The occupied buildings with colourful facades in Hafenstrasse and Park Fiction are good examples to explain how engaged the people of St. Pauli are. Reeperbahn is not only about red light district, but it’s about cultural entertainment. The major music venues and theatres are located in Reeperbahn.
Karoviertel & Sternschanze
Karoviertel, just between St. Pauli and Sternschanze is like an open-air street art museum. Walk down the Marktstrasse and the side streets, to explore it. Carry on walking to get to Sternschanze. Once a poor worker neighbourhood, today turned into a magnet for students and party folks.
Read next: Street art in Hamburg
Near to Michel, in Neustadt there are many small boutiques, nice cafés and restaurants. I used to go to Neustadt for lunch during the week. You can have anything for any taste. Asian, Italian, Swedish, Mexican, Turkish, Irish, German, American, Portuguese, need more? Sure you’ll find it.
Interesting about this place is that some of the buildings of an old nonfunctional factory were occupied by artists and now it is an officially recognised institution, where they organise art exhibitions, workshops and music gigs. You’ll find here some of Hamburg’s finest street art examples of internationally well known street artists.
Read next: Notorious neighbourhoods of Hamburg
I lived in Grindel for 7 years and I can’t think of any better neighbourhood to live in. Its location is so central that I can go to almost everywhere on foot. It is only 15-30 minutes walking distance to almost everywhere in Hamburg, to Sternschanze, to Karoviertel, to St. Pauli, to Altona, to Outer Alster (Außenalster), to Jungfernstieg / Inner Alster (Binnenalster), to Eppendorf, to Eimsbüttel, well, practically to everywhere in Hamburg.
It is also super connected with public transport that you have bus, subway, and train all around the corner.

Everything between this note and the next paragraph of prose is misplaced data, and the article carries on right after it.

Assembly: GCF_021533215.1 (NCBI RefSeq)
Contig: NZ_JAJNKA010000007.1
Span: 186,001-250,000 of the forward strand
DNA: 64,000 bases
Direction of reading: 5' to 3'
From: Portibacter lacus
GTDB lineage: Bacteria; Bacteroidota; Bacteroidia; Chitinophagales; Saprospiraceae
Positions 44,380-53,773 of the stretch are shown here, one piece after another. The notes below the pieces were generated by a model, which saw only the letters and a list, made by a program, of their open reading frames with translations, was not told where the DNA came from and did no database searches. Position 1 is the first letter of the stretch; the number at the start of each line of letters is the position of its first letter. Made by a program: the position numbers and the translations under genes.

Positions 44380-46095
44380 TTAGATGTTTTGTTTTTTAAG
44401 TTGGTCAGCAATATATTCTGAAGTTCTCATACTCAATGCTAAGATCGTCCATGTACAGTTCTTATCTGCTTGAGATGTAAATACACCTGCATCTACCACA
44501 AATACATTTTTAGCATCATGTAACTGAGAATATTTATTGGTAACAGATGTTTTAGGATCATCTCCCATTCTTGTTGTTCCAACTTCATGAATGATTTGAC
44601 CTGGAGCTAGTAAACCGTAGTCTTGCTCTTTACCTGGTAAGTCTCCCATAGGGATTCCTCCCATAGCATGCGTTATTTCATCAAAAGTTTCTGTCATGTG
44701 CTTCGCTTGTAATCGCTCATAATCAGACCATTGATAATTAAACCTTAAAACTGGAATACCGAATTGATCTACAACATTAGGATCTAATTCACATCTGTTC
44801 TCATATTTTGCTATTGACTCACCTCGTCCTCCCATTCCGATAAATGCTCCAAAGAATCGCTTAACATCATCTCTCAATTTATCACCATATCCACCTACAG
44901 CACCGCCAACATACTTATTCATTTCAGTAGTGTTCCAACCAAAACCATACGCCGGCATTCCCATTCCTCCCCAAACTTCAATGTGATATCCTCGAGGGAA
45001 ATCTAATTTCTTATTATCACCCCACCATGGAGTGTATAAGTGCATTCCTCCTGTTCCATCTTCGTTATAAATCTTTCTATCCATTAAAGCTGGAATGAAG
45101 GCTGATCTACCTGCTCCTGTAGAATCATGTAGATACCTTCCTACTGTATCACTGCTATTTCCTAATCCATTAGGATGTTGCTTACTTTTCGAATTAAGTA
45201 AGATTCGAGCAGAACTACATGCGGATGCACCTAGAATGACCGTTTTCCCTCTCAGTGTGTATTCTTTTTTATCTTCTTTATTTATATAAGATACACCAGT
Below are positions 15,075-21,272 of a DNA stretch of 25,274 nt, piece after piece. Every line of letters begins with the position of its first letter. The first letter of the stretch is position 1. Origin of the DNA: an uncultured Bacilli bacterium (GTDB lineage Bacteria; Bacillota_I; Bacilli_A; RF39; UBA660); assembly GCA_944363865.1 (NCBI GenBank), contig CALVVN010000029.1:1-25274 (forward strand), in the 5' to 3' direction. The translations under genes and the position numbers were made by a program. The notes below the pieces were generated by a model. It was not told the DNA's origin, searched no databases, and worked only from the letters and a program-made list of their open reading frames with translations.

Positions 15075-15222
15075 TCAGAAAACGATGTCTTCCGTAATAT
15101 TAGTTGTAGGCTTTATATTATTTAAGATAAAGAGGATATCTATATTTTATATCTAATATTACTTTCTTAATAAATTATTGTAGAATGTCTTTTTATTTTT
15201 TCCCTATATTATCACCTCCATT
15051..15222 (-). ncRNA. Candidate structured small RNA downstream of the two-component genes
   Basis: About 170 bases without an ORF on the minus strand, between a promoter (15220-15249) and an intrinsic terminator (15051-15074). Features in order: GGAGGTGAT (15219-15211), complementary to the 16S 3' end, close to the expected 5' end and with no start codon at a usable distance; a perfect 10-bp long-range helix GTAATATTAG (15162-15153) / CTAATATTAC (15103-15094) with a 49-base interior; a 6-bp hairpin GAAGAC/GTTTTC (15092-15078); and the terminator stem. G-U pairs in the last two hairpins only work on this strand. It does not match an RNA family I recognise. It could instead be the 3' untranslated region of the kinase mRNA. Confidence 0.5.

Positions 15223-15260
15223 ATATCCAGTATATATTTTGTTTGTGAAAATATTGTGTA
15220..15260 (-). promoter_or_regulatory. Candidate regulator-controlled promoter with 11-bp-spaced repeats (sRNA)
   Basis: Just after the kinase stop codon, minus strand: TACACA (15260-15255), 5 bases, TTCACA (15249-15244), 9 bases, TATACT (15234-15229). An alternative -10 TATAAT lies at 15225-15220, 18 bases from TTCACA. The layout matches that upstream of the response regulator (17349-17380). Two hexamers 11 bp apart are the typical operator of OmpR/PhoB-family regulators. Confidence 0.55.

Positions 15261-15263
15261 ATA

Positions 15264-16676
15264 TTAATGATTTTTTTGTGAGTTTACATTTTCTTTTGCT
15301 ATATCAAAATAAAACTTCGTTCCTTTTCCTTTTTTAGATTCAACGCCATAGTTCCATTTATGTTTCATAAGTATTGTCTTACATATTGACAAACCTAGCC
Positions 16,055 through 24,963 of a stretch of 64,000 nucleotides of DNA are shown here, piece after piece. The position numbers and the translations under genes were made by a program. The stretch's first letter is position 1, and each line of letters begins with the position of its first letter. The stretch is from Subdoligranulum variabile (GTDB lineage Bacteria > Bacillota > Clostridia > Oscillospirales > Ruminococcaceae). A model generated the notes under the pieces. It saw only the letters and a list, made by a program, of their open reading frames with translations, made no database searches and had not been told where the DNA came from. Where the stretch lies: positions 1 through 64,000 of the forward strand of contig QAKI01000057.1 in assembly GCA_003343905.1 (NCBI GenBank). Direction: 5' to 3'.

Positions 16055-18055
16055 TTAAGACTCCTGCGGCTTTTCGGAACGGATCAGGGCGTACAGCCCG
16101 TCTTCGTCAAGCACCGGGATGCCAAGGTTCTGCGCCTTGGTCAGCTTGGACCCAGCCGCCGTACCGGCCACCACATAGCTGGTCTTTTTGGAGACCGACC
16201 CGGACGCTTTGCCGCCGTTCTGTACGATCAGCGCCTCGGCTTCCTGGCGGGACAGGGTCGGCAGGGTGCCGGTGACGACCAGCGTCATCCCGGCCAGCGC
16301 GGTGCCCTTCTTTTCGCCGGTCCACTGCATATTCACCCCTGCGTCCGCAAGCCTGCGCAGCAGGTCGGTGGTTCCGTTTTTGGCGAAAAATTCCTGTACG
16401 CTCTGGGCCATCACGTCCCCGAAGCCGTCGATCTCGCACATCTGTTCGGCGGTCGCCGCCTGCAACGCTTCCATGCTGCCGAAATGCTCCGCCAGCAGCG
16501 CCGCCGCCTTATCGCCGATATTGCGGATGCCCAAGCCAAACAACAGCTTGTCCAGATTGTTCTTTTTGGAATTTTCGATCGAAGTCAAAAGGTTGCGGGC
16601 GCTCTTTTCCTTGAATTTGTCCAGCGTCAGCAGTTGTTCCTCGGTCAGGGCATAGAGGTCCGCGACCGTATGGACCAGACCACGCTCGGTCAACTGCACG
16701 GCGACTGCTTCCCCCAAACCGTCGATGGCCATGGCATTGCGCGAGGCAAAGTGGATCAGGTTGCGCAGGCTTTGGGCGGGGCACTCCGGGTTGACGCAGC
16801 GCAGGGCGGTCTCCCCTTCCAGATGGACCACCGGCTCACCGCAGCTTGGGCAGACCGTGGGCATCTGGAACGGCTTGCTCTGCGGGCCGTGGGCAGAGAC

Thanks to the university there are lots of students around which make the neighbourhood more vivid for sure. There are some really good restaurants of all cuisines. There is a cult cinema, called Abaton which shows NON-popcorn movies from all around the world.
But this is still not all. Grindel is one of the neighbourhoods which was not completely destroyed during Second World War and it is surrounded with the most beautiful buildings from late 19th. If you’re into Art Nouveau architecture you should take a long walk starting in Rothenbaumchaussee, towards Eppendorfer Baum doing zigzags by including all possible side streets on the way. You will be surprised to see some of the most beautiful examples of Art Nouveau architecture. Trust me, it’s simply mind blowing!
What and where to eat in Hamburg
Fishbrötchen (fish bun)
There are many different fish sandwiches with herring, mackerel, salmon or prawns accompanied with onions, pickles or a sauce. For me the best fishbrötchen is either from Fish Market (open only Sunday mornings) or from Nuggi’s Elbkate, a small snack bar at the ferry station in Övelgönne, Elbe Beach.
You either love it or hate it. Boiled beef meet gets minced with beetroot, onions, boiled potatoes and herring and then the mix will be fried. It is served with fried eggs and pickled cucumber and roll-mops (pickled herring fillets, rolled with a slice of pickled cucumber).
Typical Fish Dishes in Hamburg
Well, Hamburg is located at the Elbe River, it is only 1 hour away from North Sea or Baltic Sea. So for sure the Hamburger cuisine is mainly about fish. Different types of herring dishes like Matjes, Bismarck or Brathering, Finkenwerder Scholle (pan-fried plaice) and Pannfisch (pan-fried fish with mustard sauce) are some of the most common ones.
The best fish restaurants of Hamburg can be found in Portuguese Quarter. But my favourite place to eat fish is actually Karofish in St. Pauli. It is not a restaurant for fine dining and all this, but I know them, they know me, and it is in the middle of the St. Pauli, Schanze and Karoviertel triangle so that it is a perfect spot to start an evening out.
Perfect snack for breakfast. It is a typical Hamburger sweet pastry, baked with butter and cinnamon. You can get a Franzbrötchen in all bakeries. Look for Hansebäcker, Nur Hier, Schanzenbäcker or Dat Backhus.
Breakfast is my most favourite meal of the day, but unfortunately I skip it during the week and therefore it is even more important to have a long extensive breakfast at the weekend. Just to make it clear under breakfast I don’t mean just a coffee and a croissant! I mean, at least 3 sorts of cheese, green and black olives, sliced tomatoes and cucumber, scrambled, fried or cooked eggs, honey, and the list goes on…